What's the difference between the 99105 and the 99110 ?

            [10 mins later]
            To answer my own question.

            The TMS99105 is almost identical to TMS99110 16-bit processor, except that the TMS99110 has 1 KB on-chip Macrostore memory with pre-programmed Floating Point instructions.
            Jim
            Last edited by Jim Hearne; January 10, 2014, 06:51 AM.

            Comment


              TMS99105 on it's way

              I presume that with a suitable interface board I should be able to make a "overdrive" processor for the Cortex ?
              Not looked at the 99105 closely yet, just bought one.

              Jim

              Comment


                Will be a bit tricky to use a 99xxx with the Cortex as a 99xxx has a full width 16-bit data bus. So you'd need some sort of data bus multiplexer to convert between 8 and 16 bit. Which should introduce some interesting timing issues because on the 99xxx the data bus is also multiplexed with the address bus ...

                Comment


                  And I've bought the other 99105 chip from this seller. Not sure I will have the time to build the "99110" breadboard within the 2 week return period, but it seems a reasonably safe bet. Everybody thanks for the heads-up.

                  A 99105 breakout board for the Cortex does not immediately make sense. From Stuart's measurements, a 99xxx is about 15% faster than a 9995, when both are running without wait states on a 16 bit bus and at 3 MHz (i.e. 9995 code and workspace on the internal RAM). When code and and workspace are in main RAM the difference goes up to about 60% faster. Putting the 99xxx on 6 MHz makes it 1.6 x 2 = ~3 times faster.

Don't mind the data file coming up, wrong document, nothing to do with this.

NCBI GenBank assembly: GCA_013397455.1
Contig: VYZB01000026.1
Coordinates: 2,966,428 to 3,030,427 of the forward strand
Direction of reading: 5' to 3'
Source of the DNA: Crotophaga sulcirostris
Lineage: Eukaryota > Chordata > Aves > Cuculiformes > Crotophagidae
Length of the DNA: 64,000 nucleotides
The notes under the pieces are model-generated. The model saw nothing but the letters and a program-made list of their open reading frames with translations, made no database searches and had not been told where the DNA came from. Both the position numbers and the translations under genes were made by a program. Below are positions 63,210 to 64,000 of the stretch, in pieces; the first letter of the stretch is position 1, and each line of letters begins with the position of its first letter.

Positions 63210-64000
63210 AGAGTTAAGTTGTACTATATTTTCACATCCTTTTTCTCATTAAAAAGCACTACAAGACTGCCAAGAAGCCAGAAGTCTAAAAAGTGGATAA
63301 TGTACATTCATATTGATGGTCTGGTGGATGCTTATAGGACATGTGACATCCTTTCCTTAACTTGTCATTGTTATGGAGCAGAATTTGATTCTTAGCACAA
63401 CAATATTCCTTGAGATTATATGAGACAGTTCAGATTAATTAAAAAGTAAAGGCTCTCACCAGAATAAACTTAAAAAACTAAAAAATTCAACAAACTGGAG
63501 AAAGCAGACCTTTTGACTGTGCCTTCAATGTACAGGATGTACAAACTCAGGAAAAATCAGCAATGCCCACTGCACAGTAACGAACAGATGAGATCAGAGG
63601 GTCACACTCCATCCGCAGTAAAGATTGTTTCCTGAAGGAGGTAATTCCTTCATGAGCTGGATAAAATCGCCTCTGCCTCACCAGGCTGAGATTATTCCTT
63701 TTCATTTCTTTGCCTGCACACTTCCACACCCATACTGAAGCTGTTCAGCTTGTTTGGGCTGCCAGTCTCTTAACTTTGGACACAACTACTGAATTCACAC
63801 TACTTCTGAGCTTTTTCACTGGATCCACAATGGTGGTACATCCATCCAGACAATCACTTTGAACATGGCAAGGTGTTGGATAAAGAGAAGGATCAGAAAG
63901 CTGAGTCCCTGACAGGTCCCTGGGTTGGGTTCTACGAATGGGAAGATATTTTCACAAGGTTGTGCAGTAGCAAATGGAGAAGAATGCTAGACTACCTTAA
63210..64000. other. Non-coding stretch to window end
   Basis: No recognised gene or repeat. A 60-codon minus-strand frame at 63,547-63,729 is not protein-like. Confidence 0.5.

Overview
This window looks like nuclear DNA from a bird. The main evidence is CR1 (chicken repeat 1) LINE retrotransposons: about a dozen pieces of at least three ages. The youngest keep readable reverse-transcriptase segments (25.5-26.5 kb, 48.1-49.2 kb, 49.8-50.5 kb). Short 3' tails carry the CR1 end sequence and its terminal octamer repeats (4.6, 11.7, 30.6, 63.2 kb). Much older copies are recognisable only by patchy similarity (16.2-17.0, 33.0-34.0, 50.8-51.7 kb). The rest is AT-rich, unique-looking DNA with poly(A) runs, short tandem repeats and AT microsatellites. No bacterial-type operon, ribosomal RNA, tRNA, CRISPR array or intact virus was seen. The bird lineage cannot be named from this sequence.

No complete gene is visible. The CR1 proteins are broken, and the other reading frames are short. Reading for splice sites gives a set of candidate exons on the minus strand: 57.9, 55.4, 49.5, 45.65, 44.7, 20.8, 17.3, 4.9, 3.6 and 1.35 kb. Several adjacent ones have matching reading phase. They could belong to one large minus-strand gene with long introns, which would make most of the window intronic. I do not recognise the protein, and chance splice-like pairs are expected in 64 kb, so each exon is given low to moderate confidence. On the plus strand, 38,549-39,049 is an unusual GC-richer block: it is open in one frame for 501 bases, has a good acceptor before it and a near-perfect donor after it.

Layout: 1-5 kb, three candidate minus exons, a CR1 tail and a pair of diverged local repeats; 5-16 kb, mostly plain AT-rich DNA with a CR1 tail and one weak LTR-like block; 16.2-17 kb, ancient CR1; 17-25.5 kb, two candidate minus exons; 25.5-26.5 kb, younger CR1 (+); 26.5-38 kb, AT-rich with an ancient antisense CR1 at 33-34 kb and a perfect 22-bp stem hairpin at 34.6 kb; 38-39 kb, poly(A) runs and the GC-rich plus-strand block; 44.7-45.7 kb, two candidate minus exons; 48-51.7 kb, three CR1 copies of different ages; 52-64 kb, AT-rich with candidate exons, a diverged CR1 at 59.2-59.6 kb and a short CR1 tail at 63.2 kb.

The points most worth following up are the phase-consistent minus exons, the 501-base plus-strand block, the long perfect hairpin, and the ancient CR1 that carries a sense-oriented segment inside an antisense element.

But that all assumes zero-wait state memory. The memory circuit on a Cortex can only deliver one byte every 650ns or so. A 6 MHz 99xxx would need about 7 wait states for two bytes to be delivered from RAM. Taking that into account, the breakout board is more likely to be back in the 15% performance difference area. You could of course integrate fast RAM onto the board and use it as a kind of co-processor, perhaps hooked up to the E-Bus.

                  However, I think you might have a F18A installed, I believe. That FGPA was mentioned a few days ago in this thread contains a 9900 co-processor that is at least 10 times faster than your current CPU.

                  Paul

                  Comment


                    Have not heard from Alan Beard, either I located the wrong person or he's not interested to respond. It would seem that the TI-C compiler is out as an option.

                    In better news, I have made some progress on porting the Ritchie C compiler to the 99xx and it looks quite promising. With only a hour here or there to work on that, it will be a little while before I have something.

                    Comment


                      Originally posted by pnr View Post
                      A 99105 breakout board for the Cortex does not immediately make sense. From Stuart's measurements, a 99xxx is about 15% faster than a 9995, when both are running without wait states on a 16 bit bus and at 3 MHz (i.e. 9995 code and workspace on the internal RAM). When code and and workspace are in main RAM the difference goes up to about 60% faster. Putting the 99xxx on 6 MHz makes it 1.6 x 2 = ~3 times faster.

                      But that all assumes zero-wait state memory. The memory circuit on a Cortex can only deliver one byte every 650ns or so. A 6 MHz 99xxx would need about 7 wait states for two bytes to be delivered from RAM. Taking that into account, the breakout board is more likely to be back in the 15% performance difference area. You could of course integrate fast RAM onto the board and use it as a kind of co-processor, perhaps hooked up to the E-Bus.
                      Paul
                      Yes, you are quite correct, it doesn't really make sense, i didn't by the TMS99105 for that purpose, i just fancied making a SBC with it like Stuart has (except on Vero or maybe a PCB).
                      I'd not even read that datasheet when i bought it.
                      Any thoughts on how to run it a full speed but still having I/O